About a week ago I gave my seniors an assignment. I asked them to watch a video from the now famous religious sister, Cristina, who won the Italian version of The Voice. The video I had them watch was a cover of the Madonna song "Like a Virgin". Obviously, right off the bat, there are any number of things which one might find objectionable about a nun performing this song. Indeed, I can hear the complaints right now. "So what you're telling me is that a Catholic nun covered a song by the pop star Madonna, a woman who has- for decades- summarily pooped on everything associated with Catholicism, notwithstanding her use of the name Madonna, which is of course one of the reverential titles for the Blessed Virgin Mary? Making matters worse, the song selected by the sister is the same one which is most famous for turning the concept of "virginity" into a kind of provocative come-hither. Does this really seem like a good idea? Is it not a terrible scandal for a consecrated religious to go public with something like this? Or even worse, is this not yet another bizarre and pitiful attempt on the part of a religious person to appear 'relevant'?"
So this was the assignment I gave my students. They were simply to watch the video and tell me if they found it "sacred or profane". I wasn't exactly sure what to expect, but I have to admit I was a bit surprised by the result. Indeed, the majority of the ones who spoke up (both male and female) regarded the final product as over the line, claiming that they understood what she was trying to accomplish, but felt somehow that she shouldn't do it. All the same, these students were certainly not alone in their discomfort. As a matter of fact, any number of people on social media expressed a similar displeasure.
The general criticism goes something like this: not only should the song never have been covered by a consecrated woman, but the singer, some complained, didn't even have a great voice. They pointed out that were she not a nun, she would not have even been noticed (similar arguments could be launched against Madonna and what she brings to the table, but I digress). I wanted to begin with this particular criticism simply because, while it may be true on one level, it is irrelevant to the most important question this discussion raises. Is it possible to take something which borders on pornography and attempt to repurpose it for something holy? And secondly (and perhaps more poignantly), is a religious sister really the right person to attempt this, especially when the song she performs seems to be dealing with subject matter that threatens to undermine the integrity and purity of a vocation that generally steers clear of such controversy?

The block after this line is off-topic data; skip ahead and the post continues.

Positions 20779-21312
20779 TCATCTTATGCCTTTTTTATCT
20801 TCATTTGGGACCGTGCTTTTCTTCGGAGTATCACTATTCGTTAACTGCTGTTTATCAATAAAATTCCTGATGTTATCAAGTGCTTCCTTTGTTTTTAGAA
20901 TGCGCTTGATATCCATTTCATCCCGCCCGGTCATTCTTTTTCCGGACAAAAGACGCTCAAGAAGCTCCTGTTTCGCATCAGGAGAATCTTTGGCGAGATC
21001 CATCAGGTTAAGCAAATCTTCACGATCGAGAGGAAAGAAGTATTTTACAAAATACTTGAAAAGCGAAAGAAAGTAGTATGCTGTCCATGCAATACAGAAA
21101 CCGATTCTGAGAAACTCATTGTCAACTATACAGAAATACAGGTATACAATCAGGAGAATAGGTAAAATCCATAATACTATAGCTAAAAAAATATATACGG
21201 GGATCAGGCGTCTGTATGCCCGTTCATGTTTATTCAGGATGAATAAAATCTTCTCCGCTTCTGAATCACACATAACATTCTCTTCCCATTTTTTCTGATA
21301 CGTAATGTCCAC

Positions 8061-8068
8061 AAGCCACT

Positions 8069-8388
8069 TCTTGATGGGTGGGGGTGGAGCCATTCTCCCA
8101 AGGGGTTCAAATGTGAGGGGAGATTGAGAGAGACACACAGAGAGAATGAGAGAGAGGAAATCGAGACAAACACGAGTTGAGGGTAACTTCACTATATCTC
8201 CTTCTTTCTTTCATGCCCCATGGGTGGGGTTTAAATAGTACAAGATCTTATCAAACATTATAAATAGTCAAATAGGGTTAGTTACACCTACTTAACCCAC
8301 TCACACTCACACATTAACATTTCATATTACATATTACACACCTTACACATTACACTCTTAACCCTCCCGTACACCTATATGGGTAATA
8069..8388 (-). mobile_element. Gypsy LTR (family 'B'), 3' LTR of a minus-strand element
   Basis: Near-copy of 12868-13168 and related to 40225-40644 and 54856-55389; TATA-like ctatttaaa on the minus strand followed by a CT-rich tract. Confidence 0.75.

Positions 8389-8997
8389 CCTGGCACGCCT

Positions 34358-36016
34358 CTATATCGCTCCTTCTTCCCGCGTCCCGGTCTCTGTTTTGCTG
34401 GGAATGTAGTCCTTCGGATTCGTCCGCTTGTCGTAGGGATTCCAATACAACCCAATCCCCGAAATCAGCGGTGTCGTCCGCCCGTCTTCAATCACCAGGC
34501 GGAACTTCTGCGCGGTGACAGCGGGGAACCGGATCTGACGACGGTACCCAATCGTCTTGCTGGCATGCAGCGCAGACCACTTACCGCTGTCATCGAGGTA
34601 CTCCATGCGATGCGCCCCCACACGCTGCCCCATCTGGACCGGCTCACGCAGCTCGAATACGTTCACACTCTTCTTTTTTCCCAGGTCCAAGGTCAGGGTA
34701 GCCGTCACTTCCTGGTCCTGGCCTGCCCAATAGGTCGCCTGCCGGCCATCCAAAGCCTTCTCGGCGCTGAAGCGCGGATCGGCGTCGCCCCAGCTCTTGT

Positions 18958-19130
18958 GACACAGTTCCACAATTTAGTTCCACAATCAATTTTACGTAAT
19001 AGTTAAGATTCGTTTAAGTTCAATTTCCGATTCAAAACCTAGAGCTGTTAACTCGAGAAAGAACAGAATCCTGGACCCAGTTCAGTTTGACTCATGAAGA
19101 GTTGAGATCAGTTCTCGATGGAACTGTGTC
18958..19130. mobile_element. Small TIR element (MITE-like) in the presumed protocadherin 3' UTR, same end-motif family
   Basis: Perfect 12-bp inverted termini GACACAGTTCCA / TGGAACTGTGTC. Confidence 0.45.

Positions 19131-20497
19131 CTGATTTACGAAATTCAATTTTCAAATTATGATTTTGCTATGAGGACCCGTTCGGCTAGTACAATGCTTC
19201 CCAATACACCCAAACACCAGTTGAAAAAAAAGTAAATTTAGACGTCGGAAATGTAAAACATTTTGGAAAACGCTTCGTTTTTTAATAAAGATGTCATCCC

Some time ago I watched a movie called The Gift. It was not what I would call the greatest movie in the world, but there was one particularly profound scene. Early on in the film, a child asks his mother; “What does the word f—— mean?” His mother responds; “It is an ugly word for something beautiful.” And that is precisely the point here. What is profanity but an empty show? Indeed, the term pornographic would have no meaning at all unless there was an original good to corrupt (viz. sex). Hence, without the sacred there would be nothing to profane.
When people claim (and complain) that Madonna, through songs like this, has turned something beautiful into something ugly, I am right with them. But what good does such anger accomplish on its own? Yes, it is important to express outrage, but would it not be far more effective to use the same medium in order to turn "swords back into plowshares and spears back into pruning hooks"? They are, after all, made from the same material.